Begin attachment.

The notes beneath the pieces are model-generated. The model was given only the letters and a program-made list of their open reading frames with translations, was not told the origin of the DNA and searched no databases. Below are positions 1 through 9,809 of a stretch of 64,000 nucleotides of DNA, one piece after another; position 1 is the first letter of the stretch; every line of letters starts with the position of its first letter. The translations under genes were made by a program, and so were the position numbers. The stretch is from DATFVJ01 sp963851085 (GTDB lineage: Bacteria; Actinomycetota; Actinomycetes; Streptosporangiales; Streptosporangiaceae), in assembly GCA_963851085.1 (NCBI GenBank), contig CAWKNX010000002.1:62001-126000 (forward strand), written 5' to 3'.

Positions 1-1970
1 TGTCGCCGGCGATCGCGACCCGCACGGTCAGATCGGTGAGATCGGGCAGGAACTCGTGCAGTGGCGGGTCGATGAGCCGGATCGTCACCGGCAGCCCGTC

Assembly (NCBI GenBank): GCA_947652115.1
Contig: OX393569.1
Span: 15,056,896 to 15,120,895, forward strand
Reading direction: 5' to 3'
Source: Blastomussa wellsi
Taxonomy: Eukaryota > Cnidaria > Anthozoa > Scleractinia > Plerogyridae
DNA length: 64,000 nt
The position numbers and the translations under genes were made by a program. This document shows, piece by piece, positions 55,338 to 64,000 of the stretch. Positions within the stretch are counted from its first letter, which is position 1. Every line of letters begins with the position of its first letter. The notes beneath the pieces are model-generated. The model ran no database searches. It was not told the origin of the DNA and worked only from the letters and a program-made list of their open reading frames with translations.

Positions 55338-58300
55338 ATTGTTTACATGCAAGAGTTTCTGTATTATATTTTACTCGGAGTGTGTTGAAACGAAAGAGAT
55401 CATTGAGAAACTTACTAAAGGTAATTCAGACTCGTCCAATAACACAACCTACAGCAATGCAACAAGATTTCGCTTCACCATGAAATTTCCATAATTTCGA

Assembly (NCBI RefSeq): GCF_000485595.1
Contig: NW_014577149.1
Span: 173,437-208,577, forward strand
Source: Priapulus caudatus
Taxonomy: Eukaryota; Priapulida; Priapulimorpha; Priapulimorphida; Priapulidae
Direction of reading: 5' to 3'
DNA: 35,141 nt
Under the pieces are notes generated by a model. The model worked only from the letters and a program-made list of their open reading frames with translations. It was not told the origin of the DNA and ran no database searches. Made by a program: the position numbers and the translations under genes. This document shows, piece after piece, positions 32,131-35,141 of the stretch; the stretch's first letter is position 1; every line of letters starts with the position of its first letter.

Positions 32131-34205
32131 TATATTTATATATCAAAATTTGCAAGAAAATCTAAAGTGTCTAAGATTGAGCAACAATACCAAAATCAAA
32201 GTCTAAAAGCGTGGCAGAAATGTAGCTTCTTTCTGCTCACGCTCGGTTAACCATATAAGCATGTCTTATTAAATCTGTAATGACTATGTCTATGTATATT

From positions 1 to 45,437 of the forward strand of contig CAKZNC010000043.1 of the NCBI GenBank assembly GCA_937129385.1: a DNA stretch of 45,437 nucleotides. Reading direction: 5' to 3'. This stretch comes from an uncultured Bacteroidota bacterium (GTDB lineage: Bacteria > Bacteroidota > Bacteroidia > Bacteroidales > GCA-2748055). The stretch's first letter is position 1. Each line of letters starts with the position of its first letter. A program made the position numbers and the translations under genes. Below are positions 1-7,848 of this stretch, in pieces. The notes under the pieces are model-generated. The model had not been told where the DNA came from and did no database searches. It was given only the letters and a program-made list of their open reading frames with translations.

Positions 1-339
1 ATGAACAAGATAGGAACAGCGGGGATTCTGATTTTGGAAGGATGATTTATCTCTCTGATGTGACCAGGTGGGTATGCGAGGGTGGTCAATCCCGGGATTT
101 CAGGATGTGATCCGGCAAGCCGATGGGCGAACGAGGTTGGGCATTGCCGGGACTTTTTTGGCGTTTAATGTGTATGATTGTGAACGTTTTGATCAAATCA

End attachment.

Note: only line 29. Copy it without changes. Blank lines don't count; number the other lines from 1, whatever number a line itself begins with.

101 CAGGATGTGATCCGGCAAGCCGATGGGCGAACGAGGTTGGGCATTGCCGGGACTTTTTTGGCGTTTAATGTGTATGATTGTGAACGTTTTGATCAAATCA